CLEVELAND — Cleveland Browns head coach for now Freddie Kitchens says the first eight games of the season don’t matter.
But it’s really all that’s left to say when your team has underachieved and brings a four-game losing streak into the first week of November.
The clear residual effect of a poor first half is that the Browns have put themselves in a position where even playing better but losing one close game will pretty much end their playoff hopes.
Going by my Twitter feed, some of you can’t fathom this Browns team finishing the season 7-1 or 8-0, being, you know, realistic and all.
That’s a little extreme. But if you no longer believe the playoffs are possible and therefore want another measuring stick for the next eight games, there’s always Baker Mayfield.
Assuming you didn’t lose hope in him by August, too.
The second half isn’t all about Mayfield. Just 95% of it.
If you think the Browns can still contend for the division or a wild card, he’ll be required to play much better for that to happen.
If you think this season was always going to be about growing pains and that the playoffs in 2020 were always a more reasonable carrot, he’ll be required to play much better for that argument to hold and those hopes to take wing.
Mayfield’s numbers in the red zone are almost the polar opposite of the good work he did there a year ago.
Even if you believe that’s all coaching, wait, there’s more. His numbers in a clean pocket aren’t much better.
Is that alarming? Or simply part of a young quarterback’s growth chart? That’s the argument John Dorsey made two losses ago.
“I told you in the spring, to master the quarterback position is very hard,” Dorsey said at his bye week press conference. “You just can’t go up and show up and do it. There is a lot involved in this. He is in his second year.
“Right now, defensive coordinators have probably thrown different looks that he has not seen. Baker is one of those guys that he is smart enough that he is not going to make the same mistake twice… I like where he is. I like his competitiveness. I love everything about him. “
You can’t lead the league in interceptions without at least repeating some mistakes. Still, the Browns should not be re-thinking their commitment to Mayfield.
You don’t have to love everything about him to believe he is still the answer to a 25-year quarterback search.
Wanting to see more proof of that in the next eight games, though, is certainly a reasonable request. (After all, we’re told the schedule gets easier, right?)
A more reasonable request than asking this team to forget a first half filled with mistakes, penalties and poor coaching, and suddenly turn in a convincing impersonation of a playoff team.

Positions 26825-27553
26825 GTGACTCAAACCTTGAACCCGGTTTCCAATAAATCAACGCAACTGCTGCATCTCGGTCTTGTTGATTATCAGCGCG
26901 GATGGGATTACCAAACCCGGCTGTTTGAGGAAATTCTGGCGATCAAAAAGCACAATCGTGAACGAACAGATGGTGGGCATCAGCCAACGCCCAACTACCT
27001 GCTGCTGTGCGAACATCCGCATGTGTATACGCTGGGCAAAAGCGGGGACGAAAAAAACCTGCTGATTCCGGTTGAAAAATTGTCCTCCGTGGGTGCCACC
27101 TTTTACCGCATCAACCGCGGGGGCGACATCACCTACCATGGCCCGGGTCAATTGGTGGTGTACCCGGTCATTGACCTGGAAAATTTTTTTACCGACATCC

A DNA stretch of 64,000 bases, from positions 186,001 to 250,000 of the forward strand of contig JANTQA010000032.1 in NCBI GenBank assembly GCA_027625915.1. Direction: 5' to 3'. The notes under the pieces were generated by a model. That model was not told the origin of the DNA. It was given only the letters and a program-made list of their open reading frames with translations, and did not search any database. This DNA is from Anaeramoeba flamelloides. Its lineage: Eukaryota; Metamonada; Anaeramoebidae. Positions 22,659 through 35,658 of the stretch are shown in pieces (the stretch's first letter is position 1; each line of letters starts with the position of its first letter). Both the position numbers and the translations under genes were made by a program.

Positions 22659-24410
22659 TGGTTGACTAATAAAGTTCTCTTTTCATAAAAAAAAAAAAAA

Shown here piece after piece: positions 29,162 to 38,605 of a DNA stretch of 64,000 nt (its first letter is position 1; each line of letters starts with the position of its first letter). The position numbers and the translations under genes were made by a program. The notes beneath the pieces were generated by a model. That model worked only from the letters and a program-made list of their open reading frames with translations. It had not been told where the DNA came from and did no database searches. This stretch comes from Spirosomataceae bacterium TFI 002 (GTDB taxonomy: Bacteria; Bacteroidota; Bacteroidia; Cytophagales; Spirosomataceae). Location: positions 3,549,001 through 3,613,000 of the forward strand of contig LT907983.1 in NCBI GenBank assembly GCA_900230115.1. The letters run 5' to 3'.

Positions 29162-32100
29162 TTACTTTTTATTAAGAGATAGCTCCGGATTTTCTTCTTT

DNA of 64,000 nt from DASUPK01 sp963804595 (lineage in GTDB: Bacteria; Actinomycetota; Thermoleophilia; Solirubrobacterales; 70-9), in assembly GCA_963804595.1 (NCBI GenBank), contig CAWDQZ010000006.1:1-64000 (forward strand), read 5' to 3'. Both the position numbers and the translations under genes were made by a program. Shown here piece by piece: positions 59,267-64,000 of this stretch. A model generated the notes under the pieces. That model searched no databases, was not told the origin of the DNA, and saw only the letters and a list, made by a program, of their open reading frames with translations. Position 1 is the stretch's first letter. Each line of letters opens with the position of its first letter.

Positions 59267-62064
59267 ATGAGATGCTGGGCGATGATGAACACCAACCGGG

- Kitchens is sounding the same theme Falcons head coach Dan Quinn is trumpeting. Quinn called the second half a “new season.”
The Browns and Falcons are a combined 3-13. Hence the need for short memories.
It’s not too much to expect these two teams to turn it completely around with this new-found attitude and go 13-3 in the second half, unless you’ve been watching them play.
- Baker Mayfield said he wore his handlebar mustache against Denver because he was undefeated when doing so, then shaved it off after the loss because he “didn’t deserve it.”
What a relief to know some serious thought went into it.
- In other important news, Kitchens didn’t share an opinion on his quarterback’s grooming habits.
Disappointing those who consider Kitchens an arbiter of style, I suppose.
- The Browns say Kareem Hunt, back from an eight-game suspension, will have a role in the offense Sunday against Buffalo.
Role? What’s a role, asked Rashard Higgins.
- The Seahawks claimed Josh Gordon, who might just fit, finally, with a quarterback like Russell Wilson who scrambles and improvises so much.
That could allow Gordon to do what he does best — run routes like the MetLife cat.
- Mentor’s Mitch Trubisky is having what ESPN called a “forgettable” third season in a story that mentioned the possibility he might not even throw for 2,500 yards this season.
So there’s a clear distinction between Trubisky and Mayfield, who is having a forgettable second season.
- Trubisky stressed the need for the Bears to ignore criticism.
"Trying to get some of these TVs in the building turned off because you've got too many people talking on TV about us and what they think about us -- what we should do, what we are and what we're not," Trubisky told the Bears media Wednesday. "But they don't really know who we are, or what we're capable of as people, or what we're going through, or what we're thinking. It's just the outside viewers looking in."
Somewhere, Stephen A. Smith is laughing at Trubisky, secure in the knowledge he can be heard across the country even when the TV is off.
- I vowed to get out of the prognosticating game. But how can I do that when the Browns are on the brink of ending a losing streak and beating the Bills, 24-23.
- You’re welcome.